Job Creation in the Outsourcing Nation
by Kerry Hallard, CEO, National Outsourcing Association
Thursday, October 16, 2014
It was great to hear this week that unemployment has dropped to 6%, the lowest level since 2008. Comparing August 2013 to August 2014 figures, there are 736,000 more people in work, and rising. Brilliant news for the economy, even better news for three quarters of a million relieved jobseekers and their families.
In other brilliant news, Sitel, a leading provider of customer care services, is opening a new contact centre in Coventry. It will create 600 jobs in a city which has recently suffered the pain of announcements that Severn Trent will cut 500 management jobs, and that travel company TUI is leaving town, taking 600 customer care jobs with it as it relocates customer care operations to Swansea and Luton.
Handy isn’t it, that 600 skilled call advisors could hit the Coventry jobs market at the same time that a major outsourced customer care operation sets up a new base slap bang in the city centre. Serendipity? Or ingenious planning?
Whichever, it’s a sure indicator of the huge role that outsourcing plays in creating and sustaining jobs in the UK. Our industry is after all, the second biggest aggregate employer, after retail. We’re a cornerstone of the service sector, which accounts for over half of Britain’s economic output. Outsourcing is a key driver of GDP and jobs, and therefore, has a big hand in the cheerful employment figures out yesterday.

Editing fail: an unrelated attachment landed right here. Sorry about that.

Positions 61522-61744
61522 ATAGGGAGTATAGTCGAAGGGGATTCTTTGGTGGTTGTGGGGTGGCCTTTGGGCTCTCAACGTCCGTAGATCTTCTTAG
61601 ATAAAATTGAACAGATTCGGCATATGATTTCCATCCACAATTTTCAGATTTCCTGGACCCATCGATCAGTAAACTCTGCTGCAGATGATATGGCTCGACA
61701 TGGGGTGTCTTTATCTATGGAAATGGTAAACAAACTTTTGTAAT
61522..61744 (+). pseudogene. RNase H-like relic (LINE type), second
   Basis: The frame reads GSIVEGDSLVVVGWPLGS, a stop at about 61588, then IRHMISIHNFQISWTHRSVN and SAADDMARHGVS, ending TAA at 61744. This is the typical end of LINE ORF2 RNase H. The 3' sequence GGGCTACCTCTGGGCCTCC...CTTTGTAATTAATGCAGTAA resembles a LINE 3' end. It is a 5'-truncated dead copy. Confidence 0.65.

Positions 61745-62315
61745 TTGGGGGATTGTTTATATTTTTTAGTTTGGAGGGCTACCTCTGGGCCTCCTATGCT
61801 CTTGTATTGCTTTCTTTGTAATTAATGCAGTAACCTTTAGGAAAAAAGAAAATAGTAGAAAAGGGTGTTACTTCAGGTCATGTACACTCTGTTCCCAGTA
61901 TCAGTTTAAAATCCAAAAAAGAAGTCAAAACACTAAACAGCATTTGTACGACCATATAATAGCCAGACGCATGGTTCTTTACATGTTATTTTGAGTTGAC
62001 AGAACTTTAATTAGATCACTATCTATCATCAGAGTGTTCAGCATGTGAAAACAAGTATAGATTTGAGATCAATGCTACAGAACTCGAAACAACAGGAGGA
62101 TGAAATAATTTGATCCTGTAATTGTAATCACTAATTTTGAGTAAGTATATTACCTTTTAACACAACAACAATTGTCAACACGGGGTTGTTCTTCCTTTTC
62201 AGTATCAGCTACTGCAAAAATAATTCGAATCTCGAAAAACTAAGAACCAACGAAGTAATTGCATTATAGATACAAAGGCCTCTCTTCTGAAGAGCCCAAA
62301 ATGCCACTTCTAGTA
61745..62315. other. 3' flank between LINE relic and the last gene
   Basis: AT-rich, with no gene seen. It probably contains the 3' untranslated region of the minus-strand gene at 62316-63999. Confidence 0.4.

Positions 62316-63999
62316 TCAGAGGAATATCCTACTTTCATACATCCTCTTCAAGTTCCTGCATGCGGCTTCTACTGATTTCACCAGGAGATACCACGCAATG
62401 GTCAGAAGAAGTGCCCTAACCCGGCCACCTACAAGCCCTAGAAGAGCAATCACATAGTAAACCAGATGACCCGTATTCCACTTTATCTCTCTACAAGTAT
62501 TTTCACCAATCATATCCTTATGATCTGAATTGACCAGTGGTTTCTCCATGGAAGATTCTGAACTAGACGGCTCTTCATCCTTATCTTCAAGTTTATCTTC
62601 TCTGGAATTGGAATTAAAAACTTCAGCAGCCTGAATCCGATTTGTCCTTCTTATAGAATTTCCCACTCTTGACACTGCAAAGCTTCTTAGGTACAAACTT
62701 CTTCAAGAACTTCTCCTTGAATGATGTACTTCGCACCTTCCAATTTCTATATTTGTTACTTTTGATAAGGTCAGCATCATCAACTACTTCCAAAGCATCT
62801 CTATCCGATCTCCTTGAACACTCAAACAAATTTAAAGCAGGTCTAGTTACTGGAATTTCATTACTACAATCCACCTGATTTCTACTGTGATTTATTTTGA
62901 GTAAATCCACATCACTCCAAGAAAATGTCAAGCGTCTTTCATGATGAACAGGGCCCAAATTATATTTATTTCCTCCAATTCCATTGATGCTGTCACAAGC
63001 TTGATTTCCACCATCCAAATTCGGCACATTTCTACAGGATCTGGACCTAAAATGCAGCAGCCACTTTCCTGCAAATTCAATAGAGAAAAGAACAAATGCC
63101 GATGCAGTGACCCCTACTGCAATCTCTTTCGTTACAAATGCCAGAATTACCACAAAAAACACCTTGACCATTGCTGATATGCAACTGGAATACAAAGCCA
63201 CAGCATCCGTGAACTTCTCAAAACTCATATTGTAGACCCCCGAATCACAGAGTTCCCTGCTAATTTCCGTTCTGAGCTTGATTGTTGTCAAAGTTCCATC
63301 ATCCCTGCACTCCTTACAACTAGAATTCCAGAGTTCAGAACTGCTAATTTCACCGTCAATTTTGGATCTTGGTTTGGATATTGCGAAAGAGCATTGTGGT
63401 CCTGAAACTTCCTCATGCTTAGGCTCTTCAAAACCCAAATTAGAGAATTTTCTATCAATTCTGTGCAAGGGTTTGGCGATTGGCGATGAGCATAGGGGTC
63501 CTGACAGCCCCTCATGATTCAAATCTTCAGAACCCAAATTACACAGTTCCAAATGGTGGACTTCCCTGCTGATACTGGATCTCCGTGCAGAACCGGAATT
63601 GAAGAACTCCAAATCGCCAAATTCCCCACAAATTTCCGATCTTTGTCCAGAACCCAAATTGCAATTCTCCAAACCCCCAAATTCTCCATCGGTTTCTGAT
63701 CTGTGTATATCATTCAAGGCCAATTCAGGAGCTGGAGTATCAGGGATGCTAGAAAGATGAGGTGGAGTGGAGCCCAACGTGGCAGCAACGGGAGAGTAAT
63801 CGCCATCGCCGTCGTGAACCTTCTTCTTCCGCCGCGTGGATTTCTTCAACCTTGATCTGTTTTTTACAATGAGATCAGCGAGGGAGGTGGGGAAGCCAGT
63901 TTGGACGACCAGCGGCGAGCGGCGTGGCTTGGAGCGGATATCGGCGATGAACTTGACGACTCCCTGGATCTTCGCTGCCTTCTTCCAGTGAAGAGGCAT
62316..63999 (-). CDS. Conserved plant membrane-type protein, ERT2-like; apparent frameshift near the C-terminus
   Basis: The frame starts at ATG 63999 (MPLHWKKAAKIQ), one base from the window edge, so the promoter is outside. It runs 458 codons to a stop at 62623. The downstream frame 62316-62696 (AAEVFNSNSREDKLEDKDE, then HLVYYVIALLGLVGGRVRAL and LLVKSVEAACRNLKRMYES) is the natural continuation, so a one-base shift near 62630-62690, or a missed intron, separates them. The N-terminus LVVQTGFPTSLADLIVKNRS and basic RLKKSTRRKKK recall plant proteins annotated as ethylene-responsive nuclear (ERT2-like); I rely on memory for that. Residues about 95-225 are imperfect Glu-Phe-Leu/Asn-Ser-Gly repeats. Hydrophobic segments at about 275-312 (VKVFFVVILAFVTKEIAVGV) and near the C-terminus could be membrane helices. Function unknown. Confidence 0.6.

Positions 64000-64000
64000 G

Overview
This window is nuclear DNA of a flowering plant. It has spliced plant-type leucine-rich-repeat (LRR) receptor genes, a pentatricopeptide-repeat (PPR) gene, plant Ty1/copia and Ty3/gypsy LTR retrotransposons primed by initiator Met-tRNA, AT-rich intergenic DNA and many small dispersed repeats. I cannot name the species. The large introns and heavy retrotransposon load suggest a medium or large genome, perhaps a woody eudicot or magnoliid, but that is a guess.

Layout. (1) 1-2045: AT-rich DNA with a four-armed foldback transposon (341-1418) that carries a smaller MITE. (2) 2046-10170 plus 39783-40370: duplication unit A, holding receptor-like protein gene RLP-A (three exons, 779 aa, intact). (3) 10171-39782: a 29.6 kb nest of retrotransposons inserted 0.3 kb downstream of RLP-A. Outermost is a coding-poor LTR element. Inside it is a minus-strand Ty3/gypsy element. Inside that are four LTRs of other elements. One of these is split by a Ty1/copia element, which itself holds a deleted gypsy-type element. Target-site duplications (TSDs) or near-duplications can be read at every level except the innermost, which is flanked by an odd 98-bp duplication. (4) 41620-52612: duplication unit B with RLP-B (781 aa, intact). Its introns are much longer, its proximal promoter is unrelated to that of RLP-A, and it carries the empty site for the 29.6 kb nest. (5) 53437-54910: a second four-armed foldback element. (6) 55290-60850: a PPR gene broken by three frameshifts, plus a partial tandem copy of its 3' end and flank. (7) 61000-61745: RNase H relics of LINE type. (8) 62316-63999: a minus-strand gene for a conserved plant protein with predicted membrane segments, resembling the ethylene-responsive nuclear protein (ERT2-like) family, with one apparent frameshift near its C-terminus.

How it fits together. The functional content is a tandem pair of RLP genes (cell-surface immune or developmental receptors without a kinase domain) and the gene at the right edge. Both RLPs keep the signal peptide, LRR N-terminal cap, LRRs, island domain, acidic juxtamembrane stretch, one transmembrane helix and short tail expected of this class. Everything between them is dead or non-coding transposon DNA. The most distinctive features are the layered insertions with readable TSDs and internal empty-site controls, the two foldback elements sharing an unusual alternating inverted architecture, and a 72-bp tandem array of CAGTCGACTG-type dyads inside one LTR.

For its next big contribution, outsourcing could boost employment in more ways than one. Although it has helped 500,000 people into work since launching in 2011, a hit rate of 32% in mostly choppy economic waters, the Work Programme - the coalition government’s welfare-to-work scheme delivered by a range of private, public and voluntary sector organisations on a payment-by-results basis - is often touted as a failure.
There have been allegations of ‘creaming’ or ‘parking’ jobseekers according to how profitable they might be; effectively lavishing support on those who need it least. That could be all set to change, with a report out 10/10/14 by think tank Policy Exchange proposing a move to the Australian model of segmenting jobseekers, the Jobseeker Classification Instrument: a more complex diagnostic tool that assesses specific barriers to employment on a case-by-case basis, allowing support to be distributed more fairly and efficiently, with suppliers rewarded accordingly.
According to the Policy Exchange report: “to develop this new approach, it will be necessary to build capacity in the welfare-to-work industry and this will take time: advisers will need to be trained to deal with their new responsibilities; private and third sector providers will need time to build capacity and supply chains to deal with increased demand; and, most importantly, significant research and testing will need to be undertaken to create an effective segmentation process.”
I, like most people in the UK, would welcome the change to a fairer system of targeted support and incentivising/rewarding the outsourced providers appropriately. Welfare-to-work providers need to speculate to accumulate: get hiring, build capacity and most importantly, skill up in order to meet the oncoming challenge of disruption, while helping many thousands more people back into work.